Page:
No One Looks Like This When They're Breastfeeding, But That's Beside The Point
Model Nicole Trunfio was photographed breastfeeding her baby for an upcoming ELLE Australia cover. It inspired the hashtag #NormalizeBreastfeeding to spread across Twitter. The image is circulating wildly around the internet today:
The model had her four-month-old baby Zion with her on the shoot. The photos were not planned or contrived: baby had to eat, and when the art directors saw how beautiful the image of mom feeding her child was, they decided to move Trunfio and her baby onto the set. She’s a gorgeous supermodel who’d probably look beautiful doing anything, but that’s beside the point. You probably want to shove her for looking this amazing four months postpartum, but that’s totally beside the point, too. Don’t you want to just shove her a little? Not so she falls all the way down, just to her knee. (I’m kidding. Sort of.)
#NormalizeBreastfeeding is a hashtag that exists to — you guessed it — normalize the act of feeding our children. When it comes to breastfeeding, if you don’t do it, you’re shamed. If you do, you’re shamed. The hell do you want from us, world? Trunfio posted an image of her cover shot to her Facebook page, along with this statement:
There is nothing more powerful and beautiful than motherhood. The last thing I want to do is be controversial, so please take this for what it is, let us#normalizebreastfeeding there is nothing worse than a mother that is judged for feeding her hungry child in public. #weareonlyhuman I’m so proud of this cover and what it’s stands for. I obviously don’t look like this or wear while[sic] I am breastfeeding but this stands for all women out there, whether you breastfeed or not, we gave birth, we are women, we are mothers. Thank you to ELLE for being so bold and making such an encouraging, positive and healthy statement.#womenunite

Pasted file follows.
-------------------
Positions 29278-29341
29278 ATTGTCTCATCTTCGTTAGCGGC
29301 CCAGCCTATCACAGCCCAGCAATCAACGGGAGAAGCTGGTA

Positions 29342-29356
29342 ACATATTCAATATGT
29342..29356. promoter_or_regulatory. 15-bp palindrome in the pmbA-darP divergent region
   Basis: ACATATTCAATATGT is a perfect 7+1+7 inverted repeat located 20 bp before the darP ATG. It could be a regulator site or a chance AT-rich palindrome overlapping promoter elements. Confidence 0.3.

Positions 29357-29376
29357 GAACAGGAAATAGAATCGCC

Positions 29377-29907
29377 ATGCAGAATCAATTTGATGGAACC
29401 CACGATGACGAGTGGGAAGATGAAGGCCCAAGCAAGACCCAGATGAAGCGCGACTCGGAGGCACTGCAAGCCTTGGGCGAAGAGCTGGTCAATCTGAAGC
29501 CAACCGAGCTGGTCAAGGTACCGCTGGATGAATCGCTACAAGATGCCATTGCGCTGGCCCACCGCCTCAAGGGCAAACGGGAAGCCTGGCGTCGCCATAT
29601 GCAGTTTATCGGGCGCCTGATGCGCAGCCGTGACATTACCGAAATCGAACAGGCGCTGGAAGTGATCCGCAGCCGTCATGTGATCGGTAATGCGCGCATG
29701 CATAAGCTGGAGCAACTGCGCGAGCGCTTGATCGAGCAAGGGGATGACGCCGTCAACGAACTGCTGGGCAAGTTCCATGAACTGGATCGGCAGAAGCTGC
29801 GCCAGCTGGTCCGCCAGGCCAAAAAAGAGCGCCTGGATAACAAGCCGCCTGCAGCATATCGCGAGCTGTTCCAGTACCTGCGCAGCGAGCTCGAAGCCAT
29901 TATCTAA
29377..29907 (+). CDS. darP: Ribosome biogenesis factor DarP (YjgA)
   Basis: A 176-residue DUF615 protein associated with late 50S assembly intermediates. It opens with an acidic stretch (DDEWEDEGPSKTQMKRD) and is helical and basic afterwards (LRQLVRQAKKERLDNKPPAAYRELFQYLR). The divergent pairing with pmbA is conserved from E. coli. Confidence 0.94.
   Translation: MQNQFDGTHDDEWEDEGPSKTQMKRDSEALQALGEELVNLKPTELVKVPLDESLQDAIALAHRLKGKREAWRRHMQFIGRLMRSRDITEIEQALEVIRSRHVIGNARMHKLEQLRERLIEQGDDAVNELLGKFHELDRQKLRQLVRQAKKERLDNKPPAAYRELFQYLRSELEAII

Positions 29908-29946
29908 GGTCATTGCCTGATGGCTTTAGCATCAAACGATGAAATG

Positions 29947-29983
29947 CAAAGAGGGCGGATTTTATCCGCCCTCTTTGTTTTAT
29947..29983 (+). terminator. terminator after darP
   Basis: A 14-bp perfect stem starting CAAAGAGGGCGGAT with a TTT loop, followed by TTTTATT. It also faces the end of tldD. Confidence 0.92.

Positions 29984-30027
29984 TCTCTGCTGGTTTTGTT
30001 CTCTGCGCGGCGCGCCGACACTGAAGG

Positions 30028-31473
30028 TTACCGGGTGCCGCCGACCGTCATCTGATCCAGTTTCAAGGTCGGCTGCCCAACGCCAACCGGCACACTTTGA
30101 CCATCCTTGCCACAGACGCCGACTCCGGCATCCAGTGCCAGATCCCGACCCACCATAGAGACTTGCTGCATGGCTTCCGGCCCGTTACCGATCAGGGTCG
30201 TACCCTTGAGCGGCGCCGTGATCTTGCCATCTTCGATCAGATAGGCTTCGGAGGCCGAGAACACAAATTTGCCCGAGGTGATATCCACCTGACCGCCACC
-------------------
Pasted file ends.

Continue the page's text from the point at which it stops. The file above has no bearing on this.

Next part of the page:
This is a gorgeous supermodel in expensive clothes feeding her baby on the set of a professional photo shoot. For that reason, many online critics (aka Facebook commenters) are insisting that this isn’t reality at all, and does nothing to advance the call to normalize breastfeeding. Fair enough, but this is her reality. She’s a working mom with a breastfeeding child, and the image promotes acceptance of the unique things a working mother has to deal with. Breastfeeding mothers face the same judgment, whether they’re gorgeous supermodels posing on the cover of a magazine, or regular women attempting to feed their children in a public space. There’s always someone begging the question, “Why?”
Because our babies are hungry and they want to eat, that’s why. And there are some of us who aren’t going to juggle pumps, and plan head with bottled breastmilk, and buy covers our children hate, simply because random people in the general public might have a weird hangup about seeing a mother feed her child. Your problem is not our problem — especially since feeding a child in public is totally legal. If you have a problem with it, you need to find a way to deal. May I suggest a blindfold?
This photo is considered a statement because we’re still not in a place where we view breastfeeding as a totally normal function that some mothers rely on to feed their children. We need to #NormalizeBreastfeeding because it’s still not. And that’s just ridiculous.
Related post: What’s So Hard About Covering Up To Breastfeed?
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